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Second Shot – The Senior Year: Chapter 30


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“Congrats again.” The football player whose name escaped Jason held out his hand to Peter. The two shook, but the guy never let go of his girlfriend. “See you two later.”

“Bye.” Jason gave him a half-hearted wave and watched them walk off. They’d had random people come up several times since the verdict and it still felt awkward. He felt Peter hand’s brush up against his and he grabbed it. “What was his name?”

Peter snickered. “I was hoping you’d know. He seemed to know you.”

“He acted like he knew us.” They started walking toward the Java Shack again.

“So what did you think about your brother’s girlfriend.”

Jason heard the disapproval in his boyfriend’s voice. “She seemed nice. She’s pretty—if you like that type.”

“You know that’s not what I meant.”

“Actually, I think I did answer your question.” Since humor didn’t work, he decided to take a more direct approach. “I thought she was pleasant enough. They were on their date, I didn’t expect her to be all that interested in chatting with us.”

“Did you see how she glared at us when we walked up?” Peter looked over, but never let him answer. “And then when she realized who you were, she suddenly turned friendly?”

Jason wanted to say no, but he’d seen the same thing. Rather than give voice to his disappointment, he nodded silently.

“What are we going to do?” Peter asked.


“Yeah, do; what are we going to do about her? Your brother should know the truth.”

“What truth?” Jason knew what he thought he saw, but was that enough? “That we think she gave us dirty looks when we walked up?”

“You don’t think we should talk to Dean?” The tone of Peter’s question told Jason they neared the point that this became an argument. Even if he wasn’t as tight lipped as his mother, he didn’t want to air their problems in public.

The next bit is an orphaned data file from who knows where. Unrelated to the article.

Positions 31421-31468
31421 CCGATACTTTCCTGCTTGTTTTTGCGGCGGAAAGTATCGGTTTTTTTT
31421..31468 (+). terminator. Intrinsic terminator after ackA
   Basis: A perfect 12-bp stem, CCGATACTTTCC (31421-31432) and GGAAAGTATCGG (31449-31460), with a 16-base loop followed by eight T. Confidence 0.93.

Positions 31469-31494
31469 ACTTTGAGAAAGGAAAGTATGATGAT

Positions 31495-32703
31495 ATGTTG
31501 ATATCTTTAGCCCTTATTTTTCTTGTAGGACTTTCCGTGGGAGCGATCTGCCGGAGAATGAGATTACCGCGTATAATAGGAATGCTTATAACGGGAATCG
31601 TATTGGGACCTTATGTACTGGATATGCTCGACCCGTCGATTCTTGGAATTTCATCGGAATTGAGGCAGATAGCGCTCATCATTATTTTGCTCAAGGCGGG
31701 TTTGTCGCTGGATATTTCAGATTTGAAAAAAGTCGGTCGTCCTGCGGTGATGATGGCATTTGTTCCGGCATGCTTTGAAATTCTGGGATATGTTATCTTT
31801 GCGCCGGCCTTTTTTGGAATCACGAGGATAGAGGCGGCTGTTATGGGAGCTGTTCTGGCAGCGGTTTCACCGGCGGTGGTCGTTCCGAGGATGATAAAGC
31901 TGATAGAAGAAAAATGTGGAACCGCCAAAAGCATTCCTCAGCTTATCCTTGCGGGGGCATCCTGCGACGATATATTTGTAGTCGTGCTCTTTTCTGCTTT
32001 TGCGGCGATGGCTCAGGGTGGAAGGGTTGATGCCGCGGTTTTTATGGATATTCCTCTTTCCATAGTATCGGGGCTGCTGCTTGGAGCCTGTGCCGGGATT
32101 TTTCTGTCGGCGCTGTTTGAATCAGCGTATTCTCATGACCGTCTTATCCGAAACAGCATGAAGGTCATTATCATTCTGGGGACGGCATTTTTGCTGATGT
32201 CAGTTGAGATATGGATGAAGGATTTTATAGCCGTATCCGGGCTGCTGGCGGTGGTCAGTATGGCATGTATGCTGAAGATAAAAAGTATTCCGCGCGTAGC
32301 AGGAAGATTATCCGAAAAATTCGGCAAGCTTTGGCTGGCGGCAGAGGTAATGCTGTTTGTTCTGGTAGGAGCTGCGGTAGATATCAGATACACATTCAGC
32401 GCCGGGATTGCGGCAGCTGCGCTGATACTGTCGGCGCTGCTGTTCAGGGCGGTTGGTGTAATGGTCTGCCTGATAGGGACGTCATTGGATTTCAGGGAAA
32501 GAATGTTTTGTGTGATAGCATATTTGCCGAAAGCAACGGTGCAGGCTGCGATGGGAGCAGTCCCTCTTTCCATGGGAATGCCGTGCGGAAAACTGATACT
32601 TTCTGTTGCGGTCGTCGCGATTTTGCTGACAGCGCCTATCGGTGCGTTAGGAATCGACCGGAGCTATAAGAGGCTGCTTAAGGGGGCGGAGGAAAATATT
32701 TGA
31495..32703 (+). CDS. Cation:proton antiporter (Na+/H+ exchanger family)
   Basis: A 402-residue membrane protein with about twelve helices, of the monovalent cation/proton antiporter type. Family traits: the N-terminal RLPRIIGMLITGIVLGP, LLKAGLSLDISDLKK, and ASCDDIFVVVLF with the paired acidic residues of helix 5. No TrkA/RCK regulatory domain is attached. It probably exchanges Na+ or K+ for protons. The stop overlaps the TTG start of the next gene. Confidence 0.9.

He pulled them to a stop by an empty bench. People continued to walk by, so he motioned for them to sit. For a moment he thought Peter might resist, but when Jason sat, his boyfriend did too.

“I do think we should talk to him, but I also know him. If you think I’m stubborn, he’ll show you the real meaning of the word.”

Peter twisted his lips in the way that Jason had learned meant he was mulling something over. When he started to run his thumb over their joined hands, Jason knew they’d turned the corner from angry to calm discussion.

“First, you’re not the stubborn one in the relationship, I am. And second, I already know Dean is my biggest challenger for most stubborn male in the house.” He squeezed their hands once and relaxed. “Maybe I’m just overly sensitive, but I’m not willing to just let things go anymore. Not after…. ”

“Right.” The times Jason could have confronted Jordan over the last fifteen years and he didn’t still haunted him. “Do you really think this is the same?”

Peter shrugged and stared at the cement. “Maybe.”

That summed up the problem. Were they being overly sensitive and looking for issues that didn’t exist, or was this a legitimate first sign that needed to be confronted?